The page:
NGOs today, as part of civil society, have come to play a prominent role in South Asia in the context of community-based natural resource management (CBNRM). This book examines the theory and practice of NGO-driven CBNRM within the framework of emerging critiques of dominant discourses of development, the micro-politics of decentralization, and the projection of community development. The book breaks new ground by situating these critiques within six detailed cases of CBNRM initiatives.

To what extent does CBNRM continue to offer a vision for the future and what role, if any, could NGOs play in this? The authors attempt to answer this question by seeking to understand the ideas and insights of CBNRM that intervening agencies bring with them and by examining the outcomes of the interventions and the strategies used to achieve them.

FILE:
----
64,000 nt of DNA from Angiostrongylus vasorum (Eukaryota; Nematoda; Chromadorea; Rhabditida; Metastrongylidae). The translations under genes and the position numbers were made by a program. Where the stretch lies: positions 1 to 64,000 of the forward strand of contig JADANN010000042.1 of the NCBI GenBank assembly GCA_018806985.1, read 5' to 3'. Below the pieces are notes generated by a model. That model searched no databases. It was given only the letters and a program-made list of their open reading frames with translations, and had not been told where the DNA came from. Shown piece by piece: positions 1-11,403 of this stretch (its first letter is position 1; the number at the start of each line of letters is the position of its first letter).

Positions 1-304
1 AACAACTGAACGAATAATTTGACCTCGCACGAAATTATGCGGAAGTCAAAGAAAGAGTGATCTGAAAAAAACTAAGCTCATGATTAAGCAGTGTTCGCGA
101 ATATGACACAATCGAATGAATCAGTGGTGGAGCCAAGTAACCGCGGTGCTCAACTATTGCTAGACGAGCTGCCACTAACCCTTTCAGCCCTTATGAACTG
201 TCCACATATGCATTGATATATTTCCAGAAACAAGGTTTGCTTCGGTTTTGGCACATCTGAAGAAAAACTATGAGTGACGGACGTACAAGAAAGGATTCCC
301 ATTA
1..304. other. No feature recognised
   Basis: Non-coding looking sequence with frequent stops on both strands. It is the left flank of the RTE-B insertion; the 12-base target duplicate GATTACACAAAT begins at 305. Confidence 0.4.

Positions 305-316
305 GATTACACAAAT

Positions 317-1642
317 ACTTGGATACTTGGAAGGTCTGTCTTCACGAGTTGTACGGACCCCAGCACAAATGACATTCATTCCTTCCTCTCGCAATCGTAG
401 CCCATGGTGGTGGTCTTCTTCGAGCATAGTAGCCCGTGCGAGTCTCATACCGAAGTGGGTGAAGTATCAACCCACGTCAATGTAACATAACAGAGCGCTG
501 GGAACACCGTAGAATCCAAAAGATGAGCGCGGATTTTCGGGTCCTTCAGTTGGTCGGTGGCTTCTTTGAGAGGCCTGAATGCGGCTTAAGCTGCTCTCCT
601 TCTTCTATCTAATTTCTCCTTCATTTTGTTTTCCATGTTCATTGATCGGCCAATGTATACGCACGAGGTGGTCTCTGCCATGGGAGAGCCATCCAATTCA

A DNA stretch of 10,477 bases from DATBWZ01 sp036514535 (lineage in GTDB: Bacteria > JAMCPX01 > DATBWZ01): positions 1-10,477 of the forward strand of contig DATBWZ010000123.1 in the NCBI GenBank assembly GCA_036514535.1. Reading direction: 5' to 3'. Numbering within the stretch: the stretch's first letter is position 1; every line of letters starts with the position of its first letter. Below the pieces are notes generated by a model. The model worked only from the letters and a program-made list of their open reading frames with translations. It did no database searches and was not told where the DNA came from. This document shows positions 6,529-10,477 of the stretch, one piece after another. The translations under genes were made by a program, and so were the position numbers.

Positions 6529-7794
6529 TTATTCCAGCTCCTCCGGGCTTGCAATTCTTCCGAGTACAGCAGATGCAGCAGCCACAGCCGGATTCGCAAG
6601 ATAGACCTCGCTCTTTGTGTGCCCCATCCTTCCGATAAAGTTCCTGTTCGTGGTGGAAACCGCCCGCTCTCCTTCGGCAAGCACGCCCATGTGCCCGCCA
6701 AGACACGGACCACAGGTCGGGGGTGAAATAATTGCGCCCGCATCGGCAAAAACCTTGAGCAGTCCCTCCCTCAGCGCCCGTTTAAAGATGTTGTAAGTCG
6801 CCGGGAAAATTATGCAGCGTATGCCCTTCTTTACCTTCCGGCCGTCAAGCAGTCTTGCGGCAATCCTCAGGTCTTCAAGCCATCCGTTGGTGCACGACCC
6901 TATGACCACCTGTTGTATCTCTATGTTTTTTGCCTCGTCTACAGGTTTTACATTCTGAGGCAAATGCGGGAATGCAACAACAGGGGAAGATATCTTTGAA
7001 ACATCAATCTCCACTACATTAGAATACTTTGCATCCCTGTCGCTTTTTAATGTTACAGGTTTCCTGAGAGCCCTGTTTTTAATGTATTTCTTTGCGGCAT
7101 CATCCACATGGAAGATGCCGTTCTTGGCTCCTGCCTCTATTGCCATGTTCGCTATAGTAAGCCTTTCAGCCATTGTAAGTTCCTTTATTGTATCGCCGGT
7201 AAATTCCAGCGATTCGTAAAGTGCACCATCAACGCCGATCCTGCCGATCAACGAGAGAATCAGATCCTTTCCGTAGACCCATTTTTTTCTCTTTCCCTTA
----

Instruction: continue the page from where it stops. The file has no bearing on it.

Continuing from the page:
The book concludes that though these CBNRM efforts have made significant contributions to livelihood enhancement, the results gained are limited in collective action for sustainable and equitable access to benefits, continuing resource use, and in terms of democratic decentralization.



Our interest in CBNRM in general and NGO-driven CBNRM in particular was sparked by the potential for ‘alternative’ development that both the idea of CBNRM and an earlier set of such experiments seemed to offer. We were, however, also cognisant of the fact that critiques existed that questioned the discourse and practice of CBNRM and the increasing ‘mainstreaming’ of NGO-driven CBNRM. While these critiques served as the background of our study, we felt the need for a more detailed enquiry (given the relative scarcity of such studies) that engaged more rigorously with both the making and working of CBNRM and captured more of the diversity of NGO/civil society initiatives.1 In this enquiry into CBNRM in South Asia, therefore, we chose to focus on initiatives ...

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